Whereas the other mains powered Hugo TT and Dave double up as digital pre and headphone amplifiers the Qutest has concentrated on the one job of decoding your digital sources be they from a streamer, CD transport or indeed being used to improve your television’s audio performance. 

Using technology from the latest Award winning Hugo 2 DAC and losing the headphone output and recharging capability has allowed substantial cost saving giving a performance and build quality unmatched in this price area,  indeed if this is a permanently placed DAC in your system why pay for extras that are not required.  

The Ins And Outs of a Qutest.

The Ins And Outs of a Qutest.

So what are they putting in the water in Kent that makes Chord Electronics DACs continually win award after award? Well, it has to be something to do with the Rob Watts FPGA (field programmable gate array) custom chip set.

Unlike almost all the competition who buy off the shelf OEM Chips then apply in house technology to make them work in their DACs Chord use their own custom coded chips that somehow sound different to any other in the market place.

Whether you think Chord DACs are better than the competition is probably personal taste but they do sound different. The best way I think I can describe them is to me they don’t sound digital, forget how much treble or how much bass they may or may not have or whether they are forward or analytical all words when describing other DACs.

This DAC gives the impression of having an insight into the music without the digital hash that is often present with other DACs. We can use words like detail, clarity, coherence, dynamic range, timing as many customers and reviewers alike have when eulogising about Chord DACs but there is more to it than that.

We used our tried and tested dem track Duke’s Place from the Louis Armstrong & Duke Ellington album The Great Summit a recommendation incidentally.

This track is testing in that Louis sings close to the mic and can exaggerate sibilance in a forward sounding system and the Double bass can appear overblown in an over exuberant bass heavy system, not with the Qutest though, even when playing with the filters which whilst can subtly change the tonal balance was never caught out.

I also tried it connected directly to the digital output of a Naim Uniti Core over many hours and no matter the type of music from the Latin Rock rhythm of Los Lobos, Colossal Head to the Chilled Out beats of Bent The Everstanding Blink and through Tori Amos Night Of the Hunters showing all the subtleties her vast vocal range, it just sounded right and not once drew attention to itself.

Packed in the Qutest of boxes 

Packed in the Qutest of boxes 

Chord Electronics products are available from the following stores


Visit Julian, Paul and John at Audio T Brighton store and hear it for yourself. 

Ahhhh....Oh...Woah! The Qutest Thing.

The new Chord Electronics Qutest DAC, marketed by Chord Electronics as a HUGO2 minus the headphone amp and battery, the dinky Qutest also manages to shed £600 from it's price tag. This has proven very popular indeed with us Audio T staffers.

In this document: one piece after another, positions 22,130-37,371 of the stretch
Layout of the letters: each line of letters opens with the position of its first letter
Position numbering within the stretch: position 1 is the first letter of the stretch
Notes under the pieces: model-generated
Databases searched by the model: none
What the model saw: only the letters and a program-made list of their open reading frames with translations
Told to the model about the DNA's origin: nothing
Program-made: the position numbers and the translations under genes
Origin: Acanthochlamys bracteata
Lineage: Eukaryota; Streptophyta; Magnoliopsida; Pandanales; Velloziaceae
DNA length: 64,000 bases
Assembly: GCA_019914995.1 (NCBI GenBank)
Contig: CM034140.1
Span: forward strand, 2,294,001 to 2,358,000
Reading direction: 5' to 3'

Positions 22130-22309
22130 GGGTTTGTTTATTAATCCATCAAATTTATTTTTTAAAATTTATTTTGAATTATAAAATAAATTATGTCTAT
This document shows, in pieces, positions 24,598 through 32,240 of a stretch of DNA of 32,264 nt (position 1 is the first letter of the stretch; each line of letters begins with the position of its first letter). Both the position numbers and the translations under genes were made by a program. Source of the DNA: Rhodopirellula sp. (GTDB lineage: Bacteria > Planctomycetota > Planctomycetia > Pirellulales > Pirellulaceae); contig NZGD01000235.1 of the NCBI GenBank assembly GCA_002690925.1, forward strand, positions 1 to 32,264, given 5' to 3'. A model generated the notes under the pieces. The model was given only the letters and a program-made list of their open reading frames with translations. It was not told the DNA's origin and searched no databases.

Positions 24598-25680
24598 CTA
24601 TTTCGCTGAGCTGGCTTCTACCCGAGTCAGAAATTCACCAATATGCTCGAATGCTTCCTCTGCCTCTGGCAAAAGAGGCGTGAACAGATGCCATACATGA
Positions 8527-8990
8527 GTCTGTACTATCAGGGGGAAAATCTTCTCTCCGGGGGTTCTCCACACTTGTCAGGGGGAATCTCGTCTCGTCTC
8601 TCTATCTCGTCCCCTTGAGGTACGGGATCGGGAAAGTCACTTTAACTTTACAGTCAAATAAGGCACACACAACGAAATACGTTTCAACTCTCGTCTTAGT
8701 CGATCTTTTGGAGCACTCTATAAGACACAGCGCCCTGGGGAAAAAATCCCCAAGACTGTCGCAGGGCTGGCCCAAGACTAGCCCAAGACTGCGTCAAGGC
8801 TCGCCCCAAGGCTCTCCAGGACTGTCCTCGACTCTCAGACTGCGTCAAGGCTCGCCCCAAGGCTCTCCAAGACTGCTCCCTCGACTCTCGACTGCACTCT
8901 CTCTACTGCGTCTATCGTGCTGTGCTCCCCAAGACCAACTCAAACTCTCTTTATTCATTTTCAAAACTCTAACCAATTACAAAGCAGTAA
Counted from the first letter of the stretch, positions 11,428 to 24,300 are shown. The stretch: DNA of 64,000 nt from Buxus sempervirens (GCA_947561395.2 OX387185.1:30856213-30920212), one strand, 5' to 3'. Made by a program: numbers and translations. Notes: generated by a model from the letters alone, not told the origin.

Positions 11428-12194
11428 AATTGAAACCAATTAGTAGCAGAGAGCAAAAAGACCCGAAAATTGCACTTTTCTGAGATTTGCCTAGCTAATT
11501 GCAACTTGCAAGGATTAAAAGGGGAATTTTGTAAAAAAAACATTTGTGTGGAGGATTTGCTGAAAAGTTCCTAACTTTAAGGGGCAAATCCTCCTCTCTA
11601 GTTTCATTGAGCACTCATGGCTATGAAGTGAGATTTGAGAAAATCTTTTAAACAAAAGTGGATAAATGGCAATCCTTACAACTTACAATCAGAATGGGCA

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Such an animal was suggested when the original HUGO was released, so I'm claiming full credit here! This means we can now enthuse about the Chord Electronics HUGO2 headphone amplifier and DAC performance to those customers who think that £1800 is too hefty a price tag and had no intention to take a DAC out into the wild - so why should they pay for stuff they'll never use anyway?

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I'm happy to report that you don't have to. The Chord Electronics Qutest DAC is terrific.

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Used in between an Arcam rPlay streamer and an Arcam A39 integrated amplifier, with Dynaudio Special 40 speakers, the presentation is wildly improved. AC/DC's Malcolm Young's repetitive rhythm guitar riff on "Thunderstruck" is way more thrilling (I want to turn it up!), deadmau5's synth bass on the track "SeeYah" is faster, tighter and forms a 3D solid roller of sound across the stage. Any digital hardness entirely gone. Initially the presentation appears quieter, then one realises that it's the absence of amplified noise. Norah Jones' voice on "Cold, Cold, Heart" is soft, dusky and alluring. It's no longer a voice in space, it's etched in place and sounds as if it's issuing from a human face (if that isn't too weird). Jones' piano playing is shown to be remarkably gentle; you can feel her just touching the keys rather than striking them. Glorious.  The spacial information in the Scream Team Remix of Massive Attack's "Teardrop", rather than being out to the sides and above the speakers a bit, now envelopes you in sound. Music behind you from just the two speakers? Oh yes. I've only encountered that before in some very serious kit indeed.

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On demonstration right now at Audio T Swansea.

Chord Electronics Hi-Fi products are available from the following branches of Audio T: